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I have a gray tree frog tadpole that I've been calling the runt of the bunch. It's smaller, it's more docile than the others. It looks very healthy but I never see it eat or swim around. Always just sitting on the bottom. Now it's morphing and I'm wondering if its easy-going, bump-on-a-log "personality" is going to carry through after metamorphosis. I know most folks here don't have experience with gray tree frogs but I'd be interested in anecdotes about this for any kind of frog. TIA
 

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My experience with "wild-type" animal individuals with atypically docile "personalities" is they often have other... quirks.

In other words, they tend to be the ones that get bullied and/or succumb to illness/issues.

It's not a hard rule, but something I'm pretty sure I've noticed. In nature, these doe eyed idiots would probably get eaten out of the gene pool in short order.
 

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Believe it or not, in the last decade or so, a whole field of research sprung up that deals with animal personalities. Personalities in this case are behavioral traits like aggressiveness, boldness, and sociability. Researchers measure a suite of these traits to see if they persist over time. If so, these are termed "behavioral syndromes" and there are at least a couple of studies that show that behavioral syndromes persist through metamorphosis. One study looked at pond frogs (Rana ridibunda) [1] and the other looked at spotted salamanders (Ambystoma maculatum) [2]. Interestingly, other studies have shown that an individual larva's personality can impact its health and survival, specifically with respect to parasite load [3].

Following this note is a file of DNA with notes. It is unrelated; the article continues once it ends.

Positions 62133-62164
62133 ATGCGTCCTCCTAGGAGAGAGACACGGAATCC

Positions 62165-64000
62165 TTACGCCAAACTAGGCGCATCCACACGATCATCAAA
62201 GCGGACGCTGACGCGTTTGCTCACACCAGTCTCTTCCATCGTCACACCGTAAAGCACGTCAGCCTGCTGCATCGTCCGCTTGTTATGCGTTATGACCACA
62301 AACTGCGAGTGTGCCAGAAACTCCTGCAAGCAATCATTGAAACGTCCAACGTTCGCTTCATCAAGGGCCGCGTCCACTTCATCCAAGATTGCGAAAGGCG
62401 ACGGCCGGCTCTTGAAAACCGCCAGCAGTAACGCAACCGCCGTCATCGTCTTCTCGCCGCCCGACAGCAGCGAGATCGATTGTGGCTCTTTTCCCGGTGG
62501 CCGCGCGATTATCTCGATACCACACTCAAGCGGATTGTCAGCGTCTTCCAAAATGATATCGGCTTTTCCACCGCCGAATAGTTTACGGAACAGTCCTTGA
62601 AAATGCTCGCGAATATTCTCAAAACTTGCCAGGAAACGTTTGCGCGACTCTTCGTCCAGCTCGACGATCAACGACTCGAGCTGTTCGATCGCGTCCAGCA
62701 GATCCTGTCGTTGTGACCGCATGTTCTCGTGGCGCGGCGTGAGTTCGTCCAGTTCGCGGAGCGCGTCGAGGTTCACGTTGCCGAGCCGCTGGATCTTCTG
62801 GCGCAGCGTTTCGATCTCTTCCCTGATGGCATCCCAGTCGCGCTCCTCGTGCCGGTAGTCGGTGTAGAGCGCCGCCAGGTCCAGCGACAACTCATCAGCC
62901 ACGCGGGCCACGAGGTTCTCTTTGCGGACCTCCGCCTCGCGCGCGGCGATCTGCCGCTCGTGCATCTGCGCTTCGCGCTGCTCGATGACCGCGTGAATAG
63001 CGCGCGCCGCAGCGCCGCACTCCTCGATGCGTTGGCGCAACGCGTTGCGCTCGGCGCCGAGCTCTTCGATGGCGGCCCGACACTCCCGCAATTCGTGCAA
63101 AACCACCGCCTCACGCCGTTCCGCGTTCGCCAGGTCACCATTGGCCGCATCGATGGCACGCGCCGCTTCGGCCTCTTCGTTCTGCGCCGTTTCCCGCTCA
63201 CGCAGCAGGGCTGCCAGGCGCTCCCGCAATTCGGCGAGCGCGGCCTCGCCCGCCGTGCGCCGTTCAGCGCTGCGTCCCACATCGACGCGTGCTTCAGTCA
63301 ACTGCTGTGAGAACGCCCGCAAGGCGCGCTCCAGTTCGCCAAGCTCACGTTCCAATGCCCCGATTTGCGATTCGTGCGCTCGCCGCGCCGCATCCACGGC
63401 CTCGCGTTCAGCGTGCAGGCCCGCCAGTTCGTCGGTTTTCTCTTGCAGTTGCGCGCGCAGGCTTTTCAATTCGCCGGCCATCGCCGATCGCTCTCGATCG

That's the long way to say that, yes, a tadpole's personality sticks with it through metamorphosis.

References:
[1] Wilson, A. D. M., & Krause, J. (2012). Personality and metamorphosis: is behavioral variation consistent across ontogenetic niche shifts? Behavioral Ecology: Official Journal of the International Society for Behavioral Ecology, 23(6), 1316–1323.

[2] Koenig, A. M., & Ousterhout, B. H. (2018). Behavioral syndrome persists over metamorphosis in a pond-breeding amphibian. Behavioral Ecology and Sociobiology, 72(12), 184.

[3] Koprivnikar, J., Gibson, C. H., & Redfern, J. C. (2012). Infectious personalities: behavioural syndromes and disease risk in larval amphibians. Proceedings. Biological Sciences / The Royal Society, 279(1733), 1544–1550.
 
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